Dr. Hugh M. Smith, director of fisheries, Bangkok, Siam, an honoary associate curator in zoology, United States National Museum, was instrumental in bringing together exceedingly important and valuable collections of Siamese mammals, birds, reptiles, amphibians, fishes, insects, mollusks, and marine invertebrates, which fill a distinct gap in the Museum's collections between the Chinese material from the north and that secured by Dr. W. L. Abbott from the Malay Archipelago to the south that has come in previous years. Another valuable addition consists of the mammals, birds, and reptiles gathered by the Smithsonian-Chrysler expedition to Africa. Dr. Waldo L. Schmitt's South American expedition under the auspices of the Walter Rathbone Bacon traveling scholarship, apart from rich collections of crustaceans, the principal object of the expedition, resulted in large additions in other branches of zoology. Owing to the unsettled conditions in China during the past year, collections from that country which recently have played a leading part among our accessions, have fallen off considerably; nevertheless collections of birds, reptiles, and fishes which have been received from A. de C. Sowerby through the generosity of Col. R. S. Clark, are highly important. They are supplemented by various small collections made by the native collector trained by Rev. D. C. Graham.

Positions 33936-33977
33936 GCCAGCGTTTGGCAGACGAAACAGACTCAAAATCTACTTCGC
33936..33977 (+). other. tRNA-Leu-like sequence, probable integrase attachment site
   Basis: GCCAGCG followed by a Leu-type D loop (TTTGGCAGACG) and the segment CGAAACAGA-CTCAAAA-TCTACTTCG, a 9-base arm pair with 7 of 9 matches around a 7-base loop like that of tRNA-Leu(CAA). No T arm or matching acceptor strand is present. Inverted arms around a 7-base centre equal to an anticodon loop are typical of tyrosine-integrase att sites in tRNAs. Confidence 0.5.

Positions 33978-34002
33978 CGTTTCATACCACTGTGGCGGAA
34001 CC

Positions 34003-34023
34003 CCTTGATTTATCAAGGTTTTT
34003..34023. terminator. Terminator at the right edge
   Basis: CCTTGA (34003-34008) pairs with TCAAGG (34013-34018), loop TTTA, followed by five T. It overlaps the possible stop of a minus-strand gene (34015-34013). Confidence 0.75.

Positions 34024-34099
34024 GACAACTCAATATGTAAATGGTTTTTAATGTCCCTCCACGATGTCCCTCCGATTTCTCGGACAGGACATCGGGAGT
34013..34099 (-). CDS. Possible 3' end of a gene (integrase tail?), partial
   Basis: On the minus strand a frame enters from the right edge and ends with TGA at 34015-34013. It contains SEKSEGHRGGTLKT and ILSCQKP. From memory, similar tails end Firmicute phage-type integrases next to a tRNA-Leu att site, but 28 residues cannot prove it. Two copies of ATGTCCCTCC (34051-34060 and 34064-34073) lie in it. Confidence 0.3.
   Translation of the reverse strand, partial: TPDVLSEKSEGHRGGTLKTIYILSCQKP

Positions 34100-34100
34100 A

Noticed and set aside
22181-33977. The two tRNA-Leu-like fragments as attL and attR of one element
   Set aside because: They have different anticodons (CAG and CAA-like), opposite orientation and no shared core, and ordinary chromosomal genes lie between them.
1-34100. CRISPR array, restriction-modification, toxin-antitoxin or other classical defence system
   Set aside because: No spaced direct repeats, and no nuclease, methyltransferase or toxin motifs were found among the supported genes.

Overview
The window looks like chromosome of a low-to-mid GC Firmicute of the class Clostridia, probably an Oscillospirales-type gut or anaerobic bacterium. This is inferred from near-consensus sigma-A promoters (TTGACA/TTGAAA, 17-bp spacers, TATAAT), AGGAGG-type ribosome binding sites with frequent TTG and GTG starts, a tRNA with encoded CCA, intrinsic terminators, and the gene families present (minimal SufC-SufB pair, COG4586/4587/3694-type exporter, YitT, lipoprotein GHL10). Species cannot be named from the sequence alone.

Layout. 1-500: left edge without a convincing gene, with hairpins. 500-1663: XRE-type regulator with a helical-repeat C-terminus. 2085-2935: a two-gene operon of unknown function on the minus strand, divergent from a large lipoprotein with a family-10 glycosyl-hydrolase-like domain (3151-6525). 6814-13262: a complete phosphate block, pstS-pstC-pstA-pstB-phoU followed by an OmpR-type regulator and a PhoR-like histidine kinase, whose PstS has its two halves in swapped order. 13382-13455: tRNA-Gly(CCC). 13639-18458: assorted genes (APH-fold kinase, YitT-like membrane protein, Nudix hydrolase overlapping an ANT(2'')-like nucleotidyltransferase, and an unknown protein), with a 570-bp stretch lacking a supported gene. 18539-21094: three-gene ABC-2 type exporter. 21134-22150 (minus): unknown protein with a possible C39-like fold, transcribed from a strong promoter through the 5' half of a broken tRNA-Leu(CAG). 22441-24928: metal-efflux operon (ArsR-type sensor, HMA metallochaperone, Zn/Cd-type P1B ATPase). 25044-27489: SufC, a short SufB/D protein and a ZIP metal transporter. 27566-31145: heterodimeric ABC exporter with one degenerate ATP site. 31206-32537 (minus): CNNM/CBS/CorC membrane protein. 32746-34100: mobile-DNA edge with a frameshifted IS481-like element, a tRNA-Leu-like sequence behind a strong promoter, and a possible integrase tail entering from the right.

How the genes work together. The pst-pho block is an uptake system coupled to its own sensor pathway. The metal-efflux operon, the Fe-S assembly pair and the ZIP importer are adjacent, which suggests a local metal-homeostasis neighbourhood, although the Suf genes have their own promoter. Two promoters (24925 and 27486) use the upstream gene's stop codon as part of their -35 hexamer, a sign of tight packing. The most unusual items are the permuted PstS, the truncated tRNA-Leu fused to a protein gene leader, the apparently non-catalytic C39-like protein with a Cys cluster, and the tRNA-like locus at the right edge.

Mammals. The small mammals (154 specimens) obtained by Dr Hugh M. Smith in Siam are particularly important to the Museum in connection with the large collections of Malay mammals that have been presented by Dr. W. L. Abbott. The 154 mammals, mostly of small size, collected by Arthur Loveridge in Tanganyika Territory, Africa, while attached to the Smithsonian-Chrysler expedition, are also deserving of special mention. By exchange with the Instituto de la Salle, Bogota, Colombia, 238 small mammals were obtained from that locality. In the same manner, 17 specimens from Russia were acquired from the Zoological Museum of the Academy of Sciences, Leningrad, Union of Socialistic Soviet Republics. Two species representing genera not previously in the Museum were received in exchange with the American Museum of Natural History in New York City. A skin of the rare pigmy hippopotamus from Sierra Leone, Africa, was presented by W. N. Martin, Rouzerville, Pa.